Gory real-life drama directed by Danny Boyle Discuss this article
Danny Boyle is good at taking a grimy subject, flashing it a smile and stabbing it through the heart with a big, fat, dripping shot of adrenaline.
There’s little more gruesome and extreme than the story of Aron Ralston, an American outdoors nut who, in 2003, went canyoning alone in Utah without telling anyone where he was going. James Franco plays the frenetic 27-year-old as an experience junkie and sociable loner. He bombs through the desert on a mountain bike leaving a trail of dust behind him. He meets girls in the wilderness, makes them laugh and leaps into underground lakes with them before saying goodbye. He bounds over gulleys. Then he misses his footing, slips into a canyon and a boulder follows him down, pinning his arm to the wall just as he lands on his feet. He’s trapped, and the film’s kineticism turns in on itself: like Ralston, its energy is stuck in a hole.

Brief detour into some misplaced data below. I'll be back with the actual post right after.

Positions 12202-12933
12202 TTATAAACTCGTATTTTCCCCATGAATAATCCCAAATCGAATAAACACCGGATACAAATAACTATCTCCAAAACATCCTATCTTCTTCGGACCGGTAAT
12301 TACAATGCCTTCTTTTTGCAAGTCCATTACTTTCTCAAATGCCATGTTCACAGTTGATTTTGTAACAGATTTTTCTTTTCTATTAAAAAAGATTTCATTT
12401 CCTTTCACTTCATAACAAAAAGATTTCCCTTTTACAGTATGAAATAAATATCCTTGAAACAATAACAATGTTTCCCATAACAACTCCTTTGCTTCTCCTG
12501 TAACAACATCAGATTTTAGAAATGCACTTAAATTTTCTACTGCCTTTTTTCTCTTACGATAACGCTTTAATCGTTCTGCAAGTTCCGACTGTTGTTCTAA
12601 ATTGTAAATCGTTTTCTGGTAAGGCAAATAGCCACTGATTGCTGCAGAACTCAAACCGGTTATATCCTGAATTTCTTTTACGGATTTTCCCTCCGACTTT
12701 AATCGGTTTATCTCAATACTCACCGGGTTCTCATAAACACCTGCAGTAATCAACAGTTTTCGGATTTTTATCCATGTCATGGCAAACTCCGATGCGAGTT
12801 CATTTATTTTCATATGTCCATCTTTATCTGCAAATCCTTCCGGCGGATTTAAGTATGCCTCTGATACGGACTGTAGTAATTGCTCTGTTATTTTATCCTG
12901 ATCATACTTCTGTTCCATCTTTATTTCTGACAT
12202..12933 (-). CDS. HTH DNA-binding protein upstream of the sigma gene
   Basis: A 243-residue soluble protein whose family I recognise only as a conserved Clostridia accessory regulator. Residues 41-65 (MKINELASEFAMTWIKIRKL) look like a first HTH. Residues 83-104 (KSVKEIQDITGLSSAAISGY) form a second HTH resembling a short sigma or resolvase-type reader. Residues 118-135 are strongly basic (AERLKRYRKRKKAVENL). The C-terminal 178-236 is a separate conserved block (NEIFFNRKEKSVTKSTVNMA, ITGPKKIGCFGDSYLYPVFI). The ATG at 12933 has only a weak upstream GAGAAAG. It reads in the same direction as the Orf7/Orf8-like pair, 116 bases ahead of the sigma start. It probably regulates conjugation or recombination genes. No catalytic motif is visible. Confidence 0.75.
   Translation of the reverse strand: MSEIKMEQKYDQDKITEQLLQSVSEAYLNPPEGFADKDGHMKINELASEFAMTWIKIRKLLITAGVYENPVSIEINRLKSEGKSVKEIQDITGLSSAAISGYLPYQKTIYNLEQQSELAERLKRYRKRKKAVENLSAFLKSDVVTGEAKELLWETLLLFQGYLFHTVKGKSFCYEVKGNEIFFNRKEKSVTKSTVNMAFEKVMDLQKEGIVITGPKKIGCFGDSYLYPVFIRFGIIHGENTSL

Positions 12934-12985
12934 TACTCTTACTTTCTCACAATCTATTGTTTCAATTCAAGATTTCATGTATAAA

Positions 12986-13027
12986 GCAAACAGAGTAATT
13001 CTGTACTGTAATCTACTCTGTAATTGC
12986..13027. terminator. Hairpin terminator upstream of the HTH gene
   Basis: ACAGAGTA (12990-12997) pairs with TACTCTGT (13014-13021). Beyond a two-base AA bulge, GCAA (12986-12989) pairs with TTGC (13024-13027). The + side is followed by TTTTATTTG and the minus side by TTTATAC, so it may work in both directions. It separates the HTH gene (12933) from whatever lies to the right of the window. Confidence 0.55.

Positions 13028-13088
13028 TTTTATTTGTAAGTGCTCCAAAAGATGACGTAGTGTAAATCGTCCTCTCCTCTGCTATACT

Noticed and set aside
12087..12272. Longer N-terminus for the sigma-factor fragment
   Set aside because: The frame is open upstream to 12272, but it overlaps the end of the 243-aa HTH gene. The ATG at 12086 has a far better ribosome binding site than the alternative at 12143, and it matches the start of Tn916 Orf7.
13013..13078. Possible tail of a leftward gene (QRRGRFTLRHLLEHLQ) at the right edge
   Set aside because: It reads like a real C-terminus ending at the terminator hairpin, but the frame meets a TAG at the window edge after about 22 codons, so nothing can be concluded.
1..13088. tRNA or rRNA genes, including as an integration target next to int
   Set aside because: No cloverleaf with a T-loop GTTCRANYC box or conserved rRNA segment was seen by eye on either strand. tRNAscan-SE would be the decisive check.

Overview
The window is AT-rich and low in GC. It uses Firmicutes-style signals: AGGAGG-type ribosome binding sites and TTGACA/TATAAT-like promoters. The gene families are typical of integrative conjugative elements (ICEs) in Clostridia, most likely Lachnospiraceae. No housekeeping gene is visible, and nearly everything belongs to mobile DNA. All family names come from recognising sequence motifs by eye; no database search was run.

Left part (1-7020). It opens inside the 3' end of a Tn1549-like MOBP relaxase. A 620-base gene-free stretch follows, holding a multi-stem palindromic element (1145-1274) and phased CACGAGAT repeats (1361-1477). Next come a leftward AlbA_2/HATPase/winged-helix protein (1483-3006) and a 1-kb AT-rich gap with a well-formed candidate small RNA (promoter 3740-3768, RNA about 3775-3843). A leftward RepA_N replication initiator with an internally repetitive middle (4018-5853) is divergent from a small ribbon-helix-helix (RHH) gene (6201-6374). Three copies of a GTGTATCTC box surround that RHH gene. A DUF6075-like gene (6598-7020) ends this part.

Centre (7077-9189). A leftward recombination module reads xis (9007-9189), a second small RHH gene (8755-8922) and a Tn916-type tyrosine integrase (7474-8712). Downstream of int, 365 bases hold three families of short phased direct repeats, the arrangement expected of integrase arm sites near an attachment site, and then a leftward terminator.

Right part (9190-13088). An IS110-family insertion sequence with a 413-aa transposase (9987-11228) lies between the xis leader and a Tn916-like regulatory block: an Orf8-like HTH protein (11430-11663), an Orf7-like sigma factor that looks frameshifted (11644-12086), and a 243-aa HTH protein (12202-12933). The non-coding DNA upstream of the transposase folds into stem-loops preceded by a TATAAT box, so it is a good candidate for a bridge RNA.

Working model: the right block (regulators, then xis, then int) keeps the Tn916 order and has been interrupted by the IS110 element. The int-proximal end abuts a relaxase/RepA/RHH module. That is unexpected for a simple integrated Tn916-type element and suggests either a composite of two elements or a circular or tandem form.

From the off, Boyle winds up our nerves with split-screens, pumping music and archive inserts – and he never stops. We know, of course, that Ralston eventually escapes by carving off his arm with a penknife, so there’s a deep intake of breath when the accident happens early. Where will Boyle take us? It’s a great challenge to witness and it brings out the best in Boyle. Just don’t expect to breathe normally for some time.
127 Hours is a tough ride: not only because of the grim facts, but because of the overwhelming experience of total cinema that Boyle inflicts on us to tell Ralston’s story. At the end, we stagger like Ralston from the dark into the light. We might have both our arms left, but our nerves are just as terrorised.By Dave Calhoun
Time Out Doha,